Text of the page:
Similarly, patients with mean systolic BP below treatment thresholds, but with some resting clinic systolic BP measurements above 160mmHg or with any measurement of 180mmHg or more should be considered for treatment, irrespective of their mean systolic BP over multiple visits.
Other issues that still require more research include:
• How should variability determined using 24-hour ambulatory monitoring (ABPM) be taken into account? Initial analyses suggest that variability measured on ABPM is only partially correlated with visit-to-visit variability in clinic BP.2
• Does variability determined using home measurements of BP have similar prognostic value to visit-to-visit variability? If so, how frequently and for how long should home measurements be performed?
• How is visit-to-visit variability in BP related to short-term instability in BP, such as postural hypo- or hypertension?
For the time being, the focus in primary care should probably be to make use of the often substantial number of clinic BP measurements that have been recorded over the years in individual patients. Assessments of variability based on seven to 10 clinic measurements at different visits over months or years provide a reasonably reproducible estimate of variability.2 For new patients, or patients who have recently started or changed treatment, identification of episodic hypertension will require repeated clinic visits, perhaps supplemented by self-measurement at home and by 24-hour ABPM.
How does episodic hypertension differ from white-coat hypertension?
There is now evidence that white-coat hypertension is associated with an increased cardiovascular risk,6 but this is probably independent of the predictive value of visit-to-visit variability in clinic
BP. Initial analyses have shown that visit-to-visit variability is not correlated with the ‘white-coat effect’ (the initially high systolic BP on first measurement in clinic), and visit-to-visit variability in clinic BP is non-situational (that is, it occurs despite the same clinic setting). White-coat hypertension is purely situational, being defined as a high BP in clinic and a more normal BP at home or on ABPM. Episodic high BP in clinic should certainly not be dismissed as white-coat hypertension.
How should episodic hypertension be treated?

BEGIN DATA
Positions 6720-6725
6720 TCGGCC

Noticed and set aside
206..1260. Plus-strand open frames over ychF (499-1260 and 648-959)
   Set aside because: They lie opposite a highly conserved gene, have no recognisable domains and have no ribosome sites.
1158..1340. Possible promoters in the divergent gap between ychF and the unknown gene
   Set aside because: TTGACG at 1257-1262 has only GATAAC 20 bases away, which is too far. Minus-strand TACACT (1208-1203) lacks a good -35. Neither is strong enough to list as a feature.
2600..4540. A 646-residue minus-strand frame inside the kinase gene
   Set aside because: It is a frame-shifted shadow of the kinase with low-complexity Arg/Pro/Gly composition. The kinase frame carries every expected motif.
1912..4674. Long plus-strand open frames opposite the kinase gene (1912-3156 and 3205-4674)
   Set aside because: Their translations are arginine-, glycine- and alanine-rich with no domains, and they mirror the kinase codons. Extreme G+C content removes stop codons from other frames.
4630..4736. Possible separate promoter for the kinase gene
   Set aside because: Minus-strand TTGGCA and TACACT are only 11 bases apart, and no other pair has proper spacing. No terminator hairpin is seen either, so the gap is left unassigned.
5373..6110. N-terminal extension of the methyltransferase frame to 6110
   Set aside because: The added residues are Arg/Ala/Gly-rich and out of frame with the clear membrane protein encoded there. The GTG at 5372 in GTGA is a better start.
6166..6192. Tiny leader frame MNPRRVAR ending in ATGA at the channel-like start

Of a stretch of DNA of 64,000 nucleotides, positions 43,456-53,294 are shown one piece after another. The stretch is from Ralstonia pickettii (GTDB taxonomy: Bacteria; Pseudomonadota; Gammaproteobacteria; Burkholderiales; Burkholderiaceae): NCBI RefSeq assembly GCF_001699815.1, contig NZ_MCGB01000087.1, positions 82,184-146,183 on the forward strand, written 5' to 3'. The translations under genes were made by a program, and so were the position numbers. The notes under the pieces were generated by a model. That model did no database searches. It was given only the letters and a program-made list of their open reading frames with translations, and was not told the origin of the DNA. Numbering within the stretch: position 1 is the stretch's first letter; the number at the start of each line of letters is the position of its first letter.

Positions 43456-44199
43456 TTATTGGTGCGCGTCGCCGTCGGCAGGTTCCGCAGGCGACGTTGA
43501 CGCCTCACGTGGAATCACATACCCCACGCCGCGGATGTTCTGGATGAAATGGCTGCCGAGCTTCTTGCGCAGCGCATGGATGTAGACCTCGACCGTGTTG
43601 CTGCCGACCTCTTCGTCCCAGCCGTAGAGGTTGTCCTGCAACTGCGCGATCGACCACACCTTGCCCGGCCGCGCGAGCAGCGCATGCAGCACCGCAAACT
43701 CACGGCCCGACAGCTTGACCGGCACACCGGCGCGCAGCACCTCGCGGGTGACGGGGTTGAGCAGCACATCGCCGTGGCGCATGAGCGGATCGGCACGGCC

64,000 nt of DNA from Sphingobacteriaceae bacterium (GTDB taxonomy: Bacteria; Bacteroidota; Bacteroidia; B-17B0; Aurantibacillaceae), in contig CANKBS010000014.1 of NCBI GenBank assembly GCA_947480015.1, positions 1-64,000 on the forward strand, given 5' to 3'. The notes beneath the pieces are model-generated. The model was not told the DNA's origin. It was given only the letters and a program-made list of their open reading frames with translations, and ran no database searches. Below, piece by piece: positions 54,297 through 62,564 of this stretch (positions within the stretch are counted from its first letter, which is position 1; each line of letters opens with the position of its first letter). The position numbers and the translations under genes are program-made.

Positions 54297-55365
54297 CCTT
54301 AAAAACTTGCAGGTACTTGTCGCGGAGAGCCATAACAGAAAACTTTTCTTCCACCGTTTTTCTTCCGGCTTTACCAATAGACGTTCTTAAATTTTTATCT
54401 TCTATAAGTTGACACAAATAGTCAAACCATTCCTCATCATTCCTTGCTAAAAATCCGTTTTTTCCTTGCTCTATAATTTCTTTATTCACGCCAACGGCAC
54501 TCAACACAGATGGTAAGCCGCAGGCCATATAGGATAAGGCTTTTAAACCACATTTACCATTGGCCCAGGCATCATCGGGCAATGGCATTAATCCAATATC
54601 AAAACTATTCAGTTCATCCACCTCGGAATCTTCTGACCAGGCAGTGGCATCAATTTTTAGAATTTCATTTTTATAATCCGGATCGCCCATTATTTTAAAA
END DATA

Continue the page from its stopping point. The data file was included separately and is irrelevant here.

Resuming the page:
There has been controversy for some years as to whether calcium channel blockers and diuretics are particularly effective at prevention of stroke, whereas ß-blockers are less effective than would be expected on the basis of their effects on mean BP. The debate has recently been substantially advanced by two new findings.
First, that calcium channel blockers – and to a lesser extent diuretics – significantly reduce visit-to-visit variability in BP, whereas ß-blockers increase it.3,4 Secondly, that these drug-class effects are highly correlated both within trials3 and across trials4 with effects on risk of stroke.
These new findings strengthen the rationale for a move away from ß-blockers as first-line drugs in treatment of hypertension, and highlight the effectiveness of calcium channel blockers in patients with particularly variable BP or patients at particular risk of stroke, such as patients with previous TIA or stroke.
The reduction in BP variability by calcium channel blockers appears to be present for both dihydropyridine and non-dihydropyridine subclasses and to be independent of half-life.4 More research is required into the effectiveness of different combinations of drug-classes, but preliminary evidence suggests that the benefit of calcium channel blockers is maintained in patients receiving other classes of drugs, although it is uncertain whether the combination of a calcium channel blocker and a thiazide has additive benefits in terms of reducing variability. Calcium channel blockers are, of course, less effective than other agents in preventing heart failure.
Professor Peter Rothwell is professor of clinical neurology and Dr Alastair Webb is academic clinical fellow in neurology at the John Radcliffe Hospital, Oxford
Competing interests: none declared